We note with sadness the passing of Abby Milton O’Neill, who carried on the Rockefeller family tradition of service and generosity to Colonial Williamsburg as well as many other worthy causes. Her lifetime involvement with the foundation, which included 28 years on the Board of Trustees and substantial contributions, greatly expanded our ability to share the story of America’s founding with ever-broader audiences.
Mrs. O’Neill was born April 27, 1928 in New York City, to David Meriwether Milton and Abby Rockefeller Mauze. She was the first grandchild of John D. Rockefeller, Jr., who at that time was immersed in the restoration of Williamsburg to its 18th-century appearance, and Abby Aldrich Rockefeller. She graduated from the Foxcroft School in Middleburg, Virginia and Bradford Junior College in Massachusetts.
In 1949 she married George O’Neill, with whom she had six children. They were frequent visitors to Williamsburg, especially around Thanksgiving. In an unpublished reminiscence, Lucy Sneed, a Colonial Williamsburg hostess from the 1950s, expressed a particular fondness for her. Mrs. O’Neill seemed “unaffected” by her fortunate circumstances, inviting the hostess to lunch and even sending Christmas cards. “It’s wonderful that people who have so much can be so unpretentious,” said Lucy.
In 1958 Mrs. O’Neill was the first of her generation of Rockefellers to join the Rockefeller Brothers Fund, the family’s charitable arm, and the first woman to serve as its chairman.
Mrs. O’Neill served as a trustee for Colonial Williamsburg alongside her husband from 1966 to 1994, including nine years as vice chairman. Mr. and Mrs. O’Neill were charter members of the Raleigh Tavern Society in 1979. They often attended the Antiques Forum and donated five 19th-century folk art paintings to the collection.
“Abby O’Neill was an effective, respected and much-loved leader in her extended family and in the organizations she served,” said Colin G. Campbell, chairman emeritus of Colonial Williamsburg and retired president and CEO. “She was devoted to Colonial Williamsburg and exceedingly generous. When I was president of the Rockefeller Brothers Fund, she was a firm and engaged chairman—a warm and thoughtful colleague. Our partnership was productive, our travels memorable, and our relationship one that I will always treasure. Nancy and I have lost a dear friend.”
The generosity of Mr. and Mrs. O’Neill had a far-reaching impact on the foundation’s ability to fulfill its educational mission: programming for Colonial Williamsburg’s 50th anniversary celebration in 1976; renovation of Bassett Hall, where the Rockefellers made their home in Williamsburg in the early years of the restoration; the expansion of the Abby Aldrich Rockefeller Folk Art Museum; restoration of the museum’s iconic film, The Story of a Patriot; and endowed positions for Collections and the library.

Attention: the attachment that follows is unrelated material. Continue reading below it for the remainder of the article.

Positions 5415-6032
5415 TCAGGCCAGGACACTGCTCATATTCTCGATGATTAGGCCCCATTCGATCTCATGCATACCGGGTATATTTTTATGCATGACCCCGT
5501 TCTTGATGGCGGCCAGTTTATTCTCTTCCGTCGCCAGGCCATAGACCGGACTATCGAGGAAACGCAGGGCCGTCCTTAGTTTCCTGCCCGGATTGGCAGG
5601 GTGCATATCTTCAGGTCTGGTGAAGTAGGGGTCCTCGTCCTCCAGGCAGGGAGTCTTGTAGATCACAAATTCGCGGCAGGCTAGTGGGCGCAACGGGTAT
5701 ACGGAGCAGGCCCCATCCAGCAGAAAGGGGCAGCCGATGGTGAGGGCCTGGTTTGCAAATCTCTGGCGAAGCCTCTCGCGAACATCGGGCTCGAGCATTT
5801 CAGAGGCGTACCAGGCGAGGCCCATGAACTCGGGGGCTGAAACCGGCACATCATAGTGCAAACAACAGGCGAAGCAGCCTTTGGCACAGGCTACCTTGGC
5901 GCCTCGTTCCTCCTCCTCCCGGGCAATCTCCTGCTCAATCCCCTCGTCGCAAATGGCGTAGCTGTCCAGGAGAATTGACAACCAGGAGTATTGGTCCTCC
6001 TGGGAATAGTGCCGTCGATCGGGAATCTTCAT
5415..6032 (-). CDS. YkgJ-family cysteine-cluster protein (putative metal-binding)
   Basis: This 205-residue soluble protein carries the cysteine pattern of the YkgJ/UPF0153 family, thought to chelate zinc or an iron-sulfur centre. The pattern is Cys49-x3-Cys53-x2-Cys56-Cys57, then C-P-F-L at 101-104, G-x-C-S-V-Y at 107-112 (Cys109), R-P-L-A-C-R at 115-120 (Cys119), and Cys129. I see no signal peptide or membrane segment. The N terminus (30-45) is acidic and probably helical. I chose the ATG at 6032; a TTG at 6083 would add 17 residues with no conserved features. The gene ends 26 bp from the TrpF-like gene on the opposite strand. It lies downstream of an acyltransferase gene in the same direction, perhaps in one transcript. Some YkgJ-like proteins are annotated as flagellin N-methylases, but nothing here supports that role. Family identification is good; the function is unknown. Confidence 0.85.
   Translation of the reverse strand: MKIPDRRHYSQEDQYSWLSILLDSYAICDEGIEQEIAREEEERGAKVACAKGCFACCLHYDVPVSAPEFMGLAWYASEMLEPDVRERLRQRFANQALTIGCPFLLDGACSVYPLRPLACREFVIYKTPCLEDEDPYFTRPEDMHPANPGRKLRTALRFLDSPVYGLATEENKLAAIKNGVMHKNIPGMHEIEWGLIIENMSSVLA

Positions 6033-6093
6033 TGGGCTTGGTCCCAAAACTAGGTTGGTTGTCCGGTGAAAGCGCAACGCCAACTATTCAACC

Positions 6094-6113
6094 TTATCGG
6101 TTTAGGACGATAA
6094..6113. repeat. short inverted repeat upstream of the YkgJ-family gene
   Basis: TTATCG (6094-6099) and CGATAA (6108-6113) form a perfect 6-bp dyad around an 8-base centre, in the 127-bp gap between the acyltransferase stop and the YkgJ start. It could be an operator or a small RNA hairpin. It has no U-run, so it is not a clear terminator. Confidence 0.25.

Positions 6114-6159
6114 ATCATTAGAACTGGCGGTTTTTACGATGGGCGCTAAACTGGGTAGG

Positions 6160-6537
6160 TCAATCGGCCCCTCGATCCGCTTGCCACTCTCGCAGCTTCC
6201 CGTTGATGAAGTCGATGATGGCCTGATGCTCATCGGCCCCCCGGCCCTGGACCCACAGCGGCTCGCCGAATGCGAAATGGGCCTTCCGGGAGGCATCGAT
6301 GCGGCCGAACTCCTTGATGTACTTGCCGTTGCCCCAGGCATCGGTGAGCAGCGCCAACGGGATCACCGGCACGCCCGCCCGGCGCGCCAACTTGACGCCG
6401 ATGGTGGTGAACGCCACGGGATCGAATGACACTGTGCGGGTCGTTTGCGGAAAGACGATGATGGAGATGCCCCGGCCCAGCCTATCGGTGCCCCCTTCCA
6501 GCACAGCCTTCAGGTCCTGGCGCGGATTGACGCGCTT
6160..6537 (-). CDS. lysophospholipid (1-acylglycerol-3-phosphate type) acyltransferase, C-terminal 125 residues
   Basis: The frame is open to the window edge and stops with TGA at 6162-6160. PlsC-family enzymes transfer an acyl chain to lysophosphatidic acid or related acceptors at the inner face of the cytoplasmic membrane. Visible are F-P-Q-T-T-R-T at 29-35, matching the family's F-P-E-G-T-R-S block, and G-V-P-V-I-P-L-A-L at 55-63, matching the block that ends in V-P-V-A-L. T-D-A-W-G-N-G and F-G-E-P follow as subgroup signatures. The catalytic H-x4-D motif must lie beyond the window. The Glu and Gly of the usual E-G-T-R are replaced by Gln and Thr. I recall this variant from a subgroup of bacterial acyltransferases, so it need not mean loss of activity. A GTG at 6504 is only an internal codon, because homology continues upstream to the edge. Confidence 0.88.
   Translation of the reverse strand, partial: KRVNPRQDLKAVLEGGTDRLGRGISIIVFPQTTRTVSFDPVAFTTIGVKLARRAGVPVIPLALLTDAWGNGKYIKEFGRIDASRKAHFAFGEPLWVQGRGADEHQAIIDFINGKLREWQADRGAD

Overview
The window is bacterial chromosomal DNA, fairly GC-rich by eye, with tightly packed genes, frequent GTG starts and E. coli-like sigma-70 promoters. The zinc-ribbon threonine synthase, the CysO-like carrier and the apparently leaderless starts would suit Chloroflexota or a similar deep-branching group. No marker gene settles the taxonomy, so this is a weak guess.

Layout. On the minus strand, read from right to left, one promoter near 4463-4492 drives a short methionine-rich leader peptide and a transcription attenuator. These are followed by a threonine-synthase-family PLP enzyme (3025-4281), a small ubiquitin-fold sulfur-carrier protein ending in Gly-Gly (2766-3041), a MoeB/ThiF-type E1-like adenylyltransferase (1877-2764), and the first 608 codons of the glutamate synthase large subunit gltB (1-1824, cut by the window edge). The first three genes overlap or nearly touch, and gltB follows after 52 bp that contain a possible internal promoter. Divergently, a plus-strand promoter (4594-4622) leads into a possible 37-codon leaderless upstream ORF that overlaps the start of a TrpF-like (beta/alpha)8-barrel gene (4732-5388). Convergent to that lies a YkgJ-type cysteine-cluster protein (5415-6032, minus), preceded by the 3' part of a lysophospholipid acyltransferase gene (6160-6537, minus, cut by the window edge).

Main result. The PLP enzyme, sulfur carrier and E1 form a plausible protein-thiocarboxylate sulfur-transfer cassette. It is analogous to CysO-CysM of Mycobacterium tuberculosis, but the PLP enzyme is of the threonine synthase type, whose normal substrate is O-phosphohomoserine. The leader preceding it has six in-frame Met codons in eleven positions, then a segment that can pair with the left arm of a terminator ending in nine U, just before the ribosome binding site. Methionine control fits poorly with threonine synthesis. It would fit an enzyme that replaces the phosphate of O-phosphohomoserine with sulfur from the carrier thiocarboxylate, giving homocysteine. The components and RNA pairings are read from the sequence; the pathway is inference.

In 1992 she was the first recipient of the Churchill Bell, a replica of a bell presented to Winston Churchill in 1955 for his commitment to freedom. It is the foundation’s highest honor. The citation recognized her extraordinary service and efforts to advance “the values exemplified by 18th-century Williamsburg: liberty, courage, and devotion to the dignity of the individual.”
Mrs. O’Neill’s dedication to these ideals was evident in her priorities. She took a special interest in the funding and construction of a permanent research library on the Bruton Heights campus, chairing the Architecture and Design Review Committee for the project. Today the John D. Rockefeller, Jr. Library continues to be an invaluable resource for our interpreters, academic historians, students, and other researchers.
In 2014 Mrs. O’Neill supported her long dedication to history education with a gift that employs the talents of Colonial Williamsburg’s Teacher Institute to help invigorate the teaching of American history and civics in New York State schools.
“Like her grandfather, Abby O’Neill’s legacy stands in bricks and mortar, but also in the countless guests, educators and learners who draw knowledge and inspiration from the critical work of Colonial Williamsburg that she so generously supported,” said Henry C. Wolf, chairman of the Colonial Williamsburg Foundation board. “She was also a remarkably kind and engaging person whom so many Foundation employees and volunteers enjoyed hosting as a guest with her family. We remember her with deep gratitude as we extend heartfelt sympathy to her family and to her many friends.”
Mrs. O’Neill is survived by her husband of 67 years, George O’Neill, of Oyster Bay, New York, and their children: George D. O’Neill Jr., David O’Neill, Gail Caulkins, Peter M. O’Neill, Wendy O’Neill, and Colonial Williamsburg Trustee Catharine Broderick.
“Colonial Williamsburg is a treasure unique in the world, and one that would not exist without the vision and generosity of Abby O’Neill, her grandfather and the other members of her family who lead and sustain the Foundation to this day,” said Colonial Williamsburg President and CEO Mitchell B. Reiss. “So much of what we do – from research and educational outreach to the growth of the Art Museums – would not be possible without her support. As we mourn her passing, we honor her commitment to share our nation’s enduring story.”